Bakinbaker Out Of The Brooder

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    Oct 26, 2012
    Yukon, OK
    As I'm sitting here I'm looking out and wondering how difficult it might be to convert one of our 5' x 5' raised beds (formerly for vegetable gardens) to a predator-proof "coop" with an attached day run to it? Hmmm...
     
  4. CalBells

    CalBells Chillin' With My Peeps

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    San Francisco East Bay
    We built our predator proof night time coop by enclosing the area under our back stairs. It works very well and wasn't too expensive because we just had to buy a couple of sheets of plywood, some hardware cloth and a bucket of paint. Our girls walk from the coop to the daytime run each morning and evening, my 5 year old daughter herds them as her chores. Our daytime run is our existing fence and two dog exercise pens. It is not very secure, but our yard is enclosed, so safe from neighborhood dogs, the run is completely shaded by two fruit trees, so hopefully safe from hawks and we live in an urban area with no real daytime predators. Lots of crows in our neighborhood help keep away any hawks that think of coming around. Plenty of Raccoons though so a safe nigh-time coop is a must!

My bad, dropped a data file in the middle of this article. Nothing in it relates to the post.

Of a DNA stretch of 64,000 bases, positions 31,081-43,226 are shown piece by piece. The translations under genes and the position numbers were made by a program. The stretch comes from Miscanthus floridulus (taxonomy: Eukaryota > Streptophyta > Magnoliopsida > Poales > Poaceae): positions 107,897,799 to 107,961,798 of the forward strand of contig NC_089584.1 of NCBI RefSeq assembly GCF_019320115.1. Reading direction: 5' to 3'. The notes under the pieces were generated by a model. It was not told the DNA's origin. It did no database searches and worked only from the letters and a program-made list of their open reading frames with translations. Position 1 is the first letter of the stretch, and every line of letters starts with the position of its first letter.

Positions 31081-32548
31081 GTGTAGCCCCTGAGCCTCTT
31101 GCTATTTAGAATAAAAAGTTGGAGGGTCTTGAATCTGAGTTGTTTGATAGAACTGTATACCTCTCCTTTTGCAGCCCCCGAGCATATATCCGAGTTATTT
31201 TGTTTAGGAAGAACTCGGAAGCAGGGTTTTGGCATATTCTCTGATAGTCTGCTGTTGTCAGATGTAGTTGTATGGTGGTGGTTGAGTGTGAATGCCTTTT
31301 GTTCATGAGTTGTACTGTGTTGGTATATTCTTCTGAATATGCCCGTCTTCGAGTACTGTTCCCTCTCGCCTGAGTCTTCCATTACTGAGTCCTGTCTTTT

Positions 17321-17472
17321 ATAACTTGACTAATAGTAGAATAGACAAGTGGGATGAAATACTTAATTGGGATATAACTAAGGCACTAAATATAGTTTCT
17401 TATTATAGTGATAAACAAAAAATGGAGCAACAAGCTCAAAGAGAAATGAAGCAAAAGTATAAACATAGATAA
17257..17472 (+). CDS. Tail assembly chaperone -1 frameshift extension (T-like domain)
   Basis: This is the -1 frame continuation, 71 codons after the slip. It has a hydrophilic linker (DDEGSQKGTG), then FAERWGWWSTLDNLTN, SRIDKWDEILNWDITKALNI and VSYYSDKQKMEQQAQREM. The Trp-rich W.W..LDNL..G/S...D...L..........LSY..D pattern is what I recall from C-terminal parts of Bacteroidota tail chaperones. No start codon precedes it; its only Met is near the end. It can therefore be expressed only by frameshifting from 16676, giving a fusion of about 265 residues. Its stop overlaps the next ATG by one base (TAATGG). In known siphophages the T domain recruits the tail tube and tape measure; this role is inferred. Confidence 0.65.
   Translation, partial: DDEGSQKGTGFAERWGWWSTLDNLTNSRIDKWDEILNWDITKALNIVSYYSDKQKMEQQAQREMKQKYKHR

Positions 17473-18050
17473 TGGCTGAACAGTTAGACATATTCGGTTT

Our daytime run. This is when it was still covered with plastic chicken netting. We had that up when the girls were small to protect them from flying predators. Now that they are bigger, the trees are protection from anything big enough to attack them. The netting is only left over their tub, where there wasn't enough tree cover. It was too hard to clean with the netting. We have also switched from Hay to Gravel for their flooring.

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    Coop built under the stairs. The opening you can see between the porch and the first step is covered in hardware cloth, as is the large window on the door. (not shown)

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    Hope this was of some help. I know a lot of people build coops out of pallets, which you can usually find for free. They might be a good choice for you. Our yard is also quite small, so we wanted our coop to have no footprint, and the ducks are great at being herded from coop to run each morning and evening, but it does mean we need to be home, or get a neighbor (my mom lives next door!) to put them in their safe coop each evening before dusk when the Raccoons come out to play.